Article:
Because of the endless problems of identifying what stimuli people find stressful another approach has been to understand the response that people have to stress. Thus if we know you are responding to stress we can also then try to identify causes. In a sense the cause of stress is how your body responds to external stimuli.

Research on the physiology of stress originated in the work of Walter Cannon in the first half of the twentieth century. Cannon's theories revolve around the concept of homeostasis, whereby the physiological mechanisms of the body are considered as feedback systems functioning as far as possible to maintain a steady state. Homeostatic balance is disrupted not only by basic bodily needs, as in the case of hunger and thirst, but by any environmental stimulus which disrupts the body's state of equilibrium (e.g. excessive heat or cold, bacterial and virus infections, emotion provoking stimuli), thereby causing a reaction which has the function of reestablishing the inner balance. Anything which disrupts equilibrium may be regarded as a stressor (Cannon, 1932).

Under Cannon's influence, Hans Selye began a programme of animal experimentation into the physiological effects of noxious stimuli and other environmental stressors from the early 1930s until shortly before his death in 1982 (Selye, 1956, 1976). He argued for the existence of a generalized response, known as the general adaptation syndrome (GAS), which occurs whenever the body defends itself against noxious stimuli. The GAS occurs primarily in the pituitary-adrenocortical system and consists of three stages, an alarm reaction in which the body's defences are mobilized, a resistance stage in which the body adapts to the stressor, and an exhaustion stage in which the body's capacity to resist finally breaks down. The GAS may be likened to the process whereby an individual, confronted by sudden unexpected financial demands, takes out a bank loan (alarm reaction), and uses it to meet these demands (resistance stage) until further income is received and the loan repaid (recovery) or bankruptcy results (exhaustion stage). Selye particularly drew attention to the abnormal physiology of the animal during the resistance stage which, if protracted, could lead to what he called the diseases of adaptation. These include ulcers, cardiovascular disease and asthma. Thus anything which creates this kind of response can be viewed as a source of stress.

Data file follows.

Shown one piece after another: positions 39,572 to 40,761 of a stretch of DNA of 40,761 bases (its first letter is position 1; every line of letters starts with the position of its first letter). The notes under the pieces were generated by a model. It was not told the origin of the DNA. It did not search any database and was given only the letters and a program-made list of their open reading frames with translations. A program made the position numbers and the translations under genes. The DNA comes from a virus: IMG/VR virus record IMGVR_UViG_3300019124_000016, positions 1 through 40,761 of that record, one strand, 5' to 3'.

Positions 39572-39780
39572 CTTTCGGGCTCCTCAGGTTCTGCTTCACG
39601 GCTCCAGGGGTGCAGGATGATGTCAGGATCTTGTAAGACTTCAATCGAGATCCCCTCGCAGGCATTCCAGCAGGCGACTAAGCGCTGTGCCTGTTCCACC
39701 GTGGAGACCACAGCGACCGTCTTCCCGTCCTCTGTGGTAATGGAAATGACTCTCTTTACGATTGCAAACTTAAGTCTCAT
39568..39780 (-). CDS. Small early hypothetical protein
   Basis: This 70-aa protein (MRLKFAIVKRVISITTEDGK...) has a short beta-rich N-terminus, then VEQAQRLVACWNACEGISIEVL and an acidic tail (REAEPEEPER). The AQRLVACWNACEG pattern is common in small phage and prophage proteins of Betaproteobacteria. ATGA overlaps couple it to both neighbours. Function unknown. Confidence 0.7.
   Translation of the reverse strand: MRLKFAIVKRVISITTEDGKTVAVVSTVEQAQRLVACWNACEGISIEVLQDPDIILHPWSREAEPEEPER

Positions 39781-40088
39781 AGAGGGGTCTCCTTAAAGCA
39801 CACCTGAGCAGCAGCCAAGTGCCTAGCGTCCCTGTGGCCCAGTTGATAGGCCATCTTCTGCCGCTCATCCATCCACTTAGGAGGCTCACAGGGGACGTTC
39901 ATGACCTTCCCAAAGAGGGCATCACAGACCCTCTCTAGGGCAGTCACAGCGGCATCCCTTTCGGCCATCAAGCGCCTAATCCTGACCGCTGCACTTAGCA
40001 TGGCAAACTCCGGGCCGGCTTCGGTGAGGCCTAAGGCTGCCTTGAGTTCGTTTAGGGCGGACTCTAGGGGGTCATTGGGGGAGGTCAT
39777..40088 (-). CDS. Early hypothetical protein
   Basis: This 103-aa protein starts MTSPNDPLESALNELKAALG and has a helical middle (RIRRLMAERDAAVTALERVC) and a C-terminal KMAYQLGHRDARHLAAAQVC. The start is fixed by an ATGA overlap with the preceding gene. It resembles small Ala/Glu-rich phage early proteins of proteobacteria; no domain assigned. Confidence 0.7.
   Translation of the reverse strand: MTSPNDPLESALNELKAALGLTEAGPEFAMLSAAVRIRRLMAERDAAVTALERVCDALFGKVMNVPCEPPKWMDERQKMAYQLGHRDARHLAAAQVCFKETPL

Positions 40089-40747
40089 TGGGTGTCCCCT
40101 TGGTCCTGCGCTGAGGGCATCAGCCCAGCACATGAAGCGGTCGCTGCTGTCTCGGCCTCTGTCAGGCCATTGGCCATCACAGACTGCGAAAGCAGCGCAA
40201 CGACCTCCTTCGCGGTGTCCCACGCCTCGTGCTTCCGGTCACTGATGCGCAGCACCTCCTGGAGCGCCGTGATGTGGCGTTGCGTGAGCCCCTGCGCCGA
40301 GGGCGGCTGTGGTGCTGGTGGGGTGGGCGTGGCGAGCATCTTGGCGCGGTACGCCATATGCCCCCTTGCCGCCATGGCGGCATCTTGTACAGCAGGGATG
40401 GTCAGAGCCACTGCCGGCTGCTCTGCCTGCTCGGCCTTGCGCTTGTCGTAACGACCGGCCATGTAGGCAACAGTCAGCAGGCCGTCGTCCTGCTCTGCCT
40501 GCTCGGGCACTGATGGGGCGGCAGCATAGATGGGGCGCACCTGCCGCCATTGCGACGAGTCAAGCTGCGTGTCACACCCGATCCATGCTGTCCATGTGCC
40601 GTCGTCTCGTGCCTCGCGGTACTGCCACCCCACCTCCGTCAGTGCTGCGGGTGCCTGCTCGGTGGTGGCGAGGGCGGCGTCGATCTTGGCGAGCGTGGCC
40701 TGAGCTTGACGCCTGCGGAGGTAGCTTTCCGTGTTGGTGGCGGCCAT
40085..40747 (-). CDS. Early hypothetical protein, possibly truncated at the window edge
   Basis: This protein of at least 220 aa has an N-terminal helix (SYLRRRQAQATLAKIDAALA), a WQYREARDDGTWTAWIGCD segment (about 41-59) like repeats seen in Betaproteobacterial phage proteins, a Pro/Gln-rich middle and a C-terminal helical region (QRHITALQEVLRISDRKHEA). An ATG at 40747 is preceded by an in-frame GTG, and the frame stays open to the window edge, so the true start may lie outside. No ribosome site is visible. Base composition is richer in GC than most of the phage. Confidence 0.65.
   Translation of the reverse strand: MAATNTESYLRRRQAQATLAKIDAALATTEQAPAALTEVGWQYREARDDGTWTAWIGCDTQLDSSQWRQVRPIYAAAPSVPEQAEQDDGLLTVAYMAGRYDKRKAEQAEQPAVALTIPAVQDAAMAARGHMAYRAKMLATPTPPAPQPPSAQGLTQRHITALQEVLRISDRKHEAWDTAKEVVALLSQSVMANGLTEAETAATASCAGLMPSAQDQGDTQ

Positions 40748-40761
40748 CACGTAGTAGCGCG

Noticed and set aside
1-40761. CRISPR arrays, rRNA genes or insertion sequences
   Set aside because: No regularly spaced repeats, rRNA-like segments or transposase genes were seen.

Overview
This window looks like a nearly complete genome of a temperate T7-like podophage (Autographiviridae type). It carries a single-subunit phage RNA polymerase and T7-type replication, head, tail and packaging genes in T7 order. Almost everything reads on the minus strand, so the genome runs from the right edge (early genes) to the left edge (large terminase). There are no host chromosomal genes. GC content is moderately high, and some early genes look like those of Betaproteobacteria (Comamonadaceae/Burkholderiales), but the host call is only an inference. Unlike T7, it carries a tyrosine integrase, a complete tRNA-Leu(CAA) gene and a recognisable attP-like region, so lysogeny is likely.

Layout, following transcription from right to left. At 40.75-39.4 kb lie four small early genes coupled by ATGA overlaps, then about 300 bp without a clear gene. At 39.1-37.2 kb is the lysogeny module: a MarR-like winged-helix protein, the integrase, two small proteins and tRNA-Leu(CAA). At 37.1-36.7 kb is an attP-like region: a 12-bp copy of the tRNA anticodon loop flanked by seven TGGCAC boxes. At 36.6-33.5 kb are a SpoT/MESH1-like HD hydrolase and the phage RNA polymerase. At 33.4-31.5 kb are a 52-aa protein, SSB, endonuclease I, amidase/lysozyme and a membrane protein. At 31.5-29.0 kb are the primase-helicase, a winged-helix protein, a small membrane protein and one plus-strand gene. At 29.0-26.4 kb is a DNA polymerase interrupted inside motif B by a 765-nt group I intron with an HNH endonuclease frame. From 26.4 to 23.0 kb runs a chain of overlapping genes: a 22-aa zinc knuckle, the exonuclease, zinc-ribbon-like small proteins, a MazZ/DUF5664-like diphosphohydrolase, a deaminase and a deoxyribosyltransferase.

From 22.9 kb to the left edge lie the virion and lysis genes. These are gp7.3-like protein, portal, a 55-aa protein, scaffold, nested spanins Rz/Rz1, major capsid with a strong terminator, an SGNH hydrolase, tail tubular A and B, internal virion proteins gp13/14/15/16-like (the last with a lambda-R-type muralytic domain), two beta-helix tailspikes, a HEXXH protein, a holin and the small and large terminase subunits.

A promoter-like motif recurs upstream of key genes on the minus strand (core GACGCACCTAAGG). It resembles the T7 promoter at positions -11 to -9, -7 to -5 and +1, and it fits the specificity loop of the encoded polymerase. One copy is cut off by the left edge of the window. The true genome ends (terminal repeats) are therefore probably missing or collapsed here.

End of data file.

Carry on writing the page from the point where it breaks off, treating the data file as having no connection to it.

Interactional Models of Stress

A number of theorists have sought to overcome the problems of stimulus and response models by conceptualizing stress as a relationship between the individual and the environment and developing interactional models. The most influential of these was first put forward by Lazarus (1966). In this model psychological stress is defined as 'a particular relationship between the person and the environment that is appraised by the person as taxing or exceeding his or her resources and endangering his or her well-being'. A distinction is made between primary appraisal whereby an event may be perceived as benign and non-threatening, potentially harmful, threatening to one's self-esteem, or challenging, and secondary appraisal in which an assessment is made of one's ability to cope with the threat or challenge. Stress occurs whenever there is a mismatch between perceived threat and perceived ability to cope. Thus the source of stress is in the interaction between these variables.